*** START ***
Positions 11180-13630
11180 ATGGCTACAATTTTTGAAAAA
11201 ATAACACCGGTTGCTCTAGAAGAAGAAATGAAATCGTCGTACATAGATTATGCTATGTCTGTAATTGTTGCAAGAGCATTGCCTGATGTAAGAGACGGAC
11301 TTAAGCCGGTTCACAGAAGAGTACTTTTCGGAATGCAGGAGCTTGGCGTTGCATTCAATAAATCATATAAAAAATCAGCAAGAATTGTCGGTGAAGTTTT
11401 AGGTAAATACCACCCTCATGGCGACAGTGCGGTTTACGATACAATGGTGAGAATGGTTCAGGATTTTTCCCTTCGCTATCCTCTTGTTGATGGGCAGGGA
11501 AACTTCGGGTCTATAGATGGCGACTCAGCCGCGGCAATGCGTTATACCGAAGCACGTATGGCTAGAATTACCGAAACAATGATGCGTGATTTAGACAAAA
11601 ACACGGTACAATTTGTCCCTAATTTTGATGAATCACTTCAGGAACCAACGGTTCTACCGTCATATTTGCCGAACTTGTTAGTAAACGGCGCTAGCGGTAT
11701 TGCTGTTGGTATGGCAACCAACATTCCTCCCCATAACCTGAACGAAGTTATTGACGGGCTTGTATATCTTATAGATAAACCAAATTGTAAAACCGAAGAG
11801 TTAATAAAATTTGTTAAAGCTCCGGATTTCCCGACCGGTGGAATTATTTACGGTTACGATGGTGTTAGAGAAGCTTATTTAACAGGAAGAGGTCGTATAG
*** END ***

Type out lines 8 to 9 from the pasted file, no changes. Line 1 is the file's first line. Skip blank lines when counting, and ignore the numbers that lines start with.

11701 TGCTGTTGGTATGGCAACCAACATTCCTCCCCATAACCTGAACGAAGTTATTGACGGGCTTGTATATCTTATAGATAAACCAAATTGTAAAACCGAAGAG
11801 TTAATAAAATTTGTTAAAGCTCCGGATTTCCCGACCGGTGGAATTATTTACGGTTACGATGGTGTTAGAGAAGCTTATTTAACAGGAAGAGGTCGTATAG